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America's New Servant Class

Income inequality is creating a boom in the servant industry. Welcome to the world of Downton Abbey.

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Being a domestic worker has always a tricky form of employment, open to abuses. Historically, servants could not turn to the law to protect them until the U.K.’s Master and Servant Act of 1823, which influenced laws in other countries. It favored employers, but it was better than nothing, and included provisions for things like meals, clothing and shelter. In the U.S., the New Deal famously excluded domestic workers from labor protections and it remains a largely unregulated industry.

Immigrant domestic workers are especially prone to abuse because they are isolated and often do not know their legal rights. Undocumented workers are at the mercy of their employers, and some recent cases, such as the revelation of a Seattle man who kept a Filipina maid as a virtual slave, show how horrific conditions can be. In 2008, over a quarter of all maids and housekeepers in the U.S. were undocumented.

There shouldn’t be any stigma attached to service. Work is work, and being a chauffeur or a housekeeper is a perfectly dignified way to make a living. There is no reason why this form of employment should ever be insecure and underpaid. In the U.S., domestic workers have made strides in the battle to be treated like other employees. Last year California and Hawaii followed New York to become the second and third U.S. states to pass a Domestic Workers Bill of Rights, which covers cooks, waiters, butlers and some babysitters. Massachusetts may soon become the fourth. But there’s a long way to go.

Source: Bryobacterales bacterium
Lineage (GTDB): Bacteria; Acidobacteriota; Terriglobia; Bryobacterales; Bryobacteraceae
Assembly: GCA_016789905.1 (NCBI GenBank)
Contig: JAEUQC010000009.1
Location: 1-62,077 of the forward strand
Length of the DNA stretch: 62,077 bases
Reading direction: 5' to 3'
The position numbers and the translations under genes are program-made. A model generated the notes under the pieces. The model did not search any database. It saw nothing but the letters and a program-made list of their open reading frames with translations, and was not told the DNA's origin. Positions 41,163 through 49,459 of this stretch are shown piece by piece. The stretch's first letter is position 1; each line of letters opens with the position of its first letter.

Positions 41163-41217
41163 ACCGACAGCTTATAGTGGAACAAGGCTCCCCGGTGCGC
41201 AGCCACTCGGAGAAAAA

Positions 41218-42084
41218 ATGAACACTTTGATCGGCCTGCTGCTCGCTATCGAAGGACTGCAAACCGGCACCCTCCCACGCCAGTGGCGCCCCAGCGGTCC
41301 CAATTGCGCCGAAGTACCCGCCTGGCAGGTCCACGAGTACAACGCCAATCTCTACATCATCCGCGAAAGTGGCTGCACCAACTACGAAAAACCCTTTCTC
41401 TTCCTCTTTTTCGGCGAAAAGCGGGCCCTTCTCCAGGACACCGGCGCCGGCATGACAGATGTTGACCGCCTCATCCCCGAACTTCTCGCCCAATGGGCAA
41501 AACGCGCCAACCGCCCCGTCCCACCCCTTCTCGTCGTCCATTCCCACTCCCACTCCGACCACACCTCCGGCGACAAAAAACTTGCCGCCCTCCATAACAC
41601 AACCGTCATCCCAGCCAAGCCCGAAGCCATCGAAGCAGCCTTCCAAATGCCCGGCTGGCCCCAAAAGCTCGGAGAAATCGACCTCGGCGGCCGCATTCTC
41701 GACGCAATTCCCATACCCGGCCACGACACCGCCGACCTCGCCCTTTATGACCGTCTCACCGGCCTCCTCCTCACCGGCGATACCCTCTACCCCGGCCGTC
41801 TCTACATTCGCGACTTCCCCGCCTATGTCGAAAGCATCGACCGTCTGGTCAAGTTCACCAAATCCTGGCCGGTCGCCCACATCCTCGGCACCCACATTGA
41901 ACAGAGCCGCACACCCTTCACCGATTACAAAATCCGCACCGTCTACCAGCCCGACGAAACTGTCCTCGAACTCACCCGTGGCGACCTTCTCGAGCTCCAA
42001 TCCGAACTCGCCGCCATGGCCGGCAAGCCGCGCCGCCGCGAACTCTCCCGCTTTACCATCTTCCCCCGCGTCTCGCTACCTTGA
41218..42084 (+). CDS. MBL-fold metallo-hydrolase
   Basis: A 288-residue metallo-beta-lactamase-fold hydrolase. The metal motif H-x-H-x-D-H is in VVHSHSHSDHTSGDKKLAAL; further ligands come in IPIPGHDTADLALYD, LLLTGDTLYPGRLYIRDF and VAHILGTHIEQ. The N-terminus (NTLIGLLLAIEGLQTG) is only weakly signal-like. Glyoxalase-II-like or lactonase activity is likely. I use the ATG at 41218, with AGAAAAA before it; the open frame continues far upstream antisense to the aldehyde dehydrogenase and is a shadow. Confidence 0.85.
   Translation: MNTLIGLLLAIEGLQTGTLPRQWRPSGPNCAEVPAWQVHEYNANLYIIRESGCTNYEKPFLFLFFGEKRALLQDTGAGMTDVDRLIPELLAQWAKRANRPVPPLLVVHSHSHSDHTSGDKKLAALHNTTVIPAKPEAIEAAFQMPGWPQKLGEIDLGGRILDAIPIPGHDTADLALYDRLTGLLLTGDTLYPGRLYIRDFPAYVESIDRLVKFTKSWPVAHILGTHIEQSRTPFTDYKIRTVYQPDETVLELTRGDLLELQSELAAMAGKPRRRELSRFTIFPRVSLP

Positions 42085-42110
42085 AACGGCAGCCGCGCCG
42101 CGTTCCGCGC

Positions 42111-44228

In earlier times, people often preferred domestic work to dirty and dangerous jobs in factories. Those factory jobs only became more attractive when workers organized and won rights and protections. In addition to securing overtime, rest periods, medical leave, and other basic rights, expanding the social safety net and getting reasonable immigration reform would go a long way toward making the lives of domestic workers better. They are increasingly becoming the backbone of the economy, and it’s about time they were treated that way.

Lynn Parramore is an AlterNet senior editor. She is cofounder of Recessionwire, founding editor of New Deal 2.0, and author of "Reading the Sphinx: Ancient Egypt in Nineteenth-Century Literary Culture." She received her Ph.D. in English and cultural theory from NYU. She is the director of AlterNet's New Economic Dialogue Project. Follow her on Twitter @LynnParramore.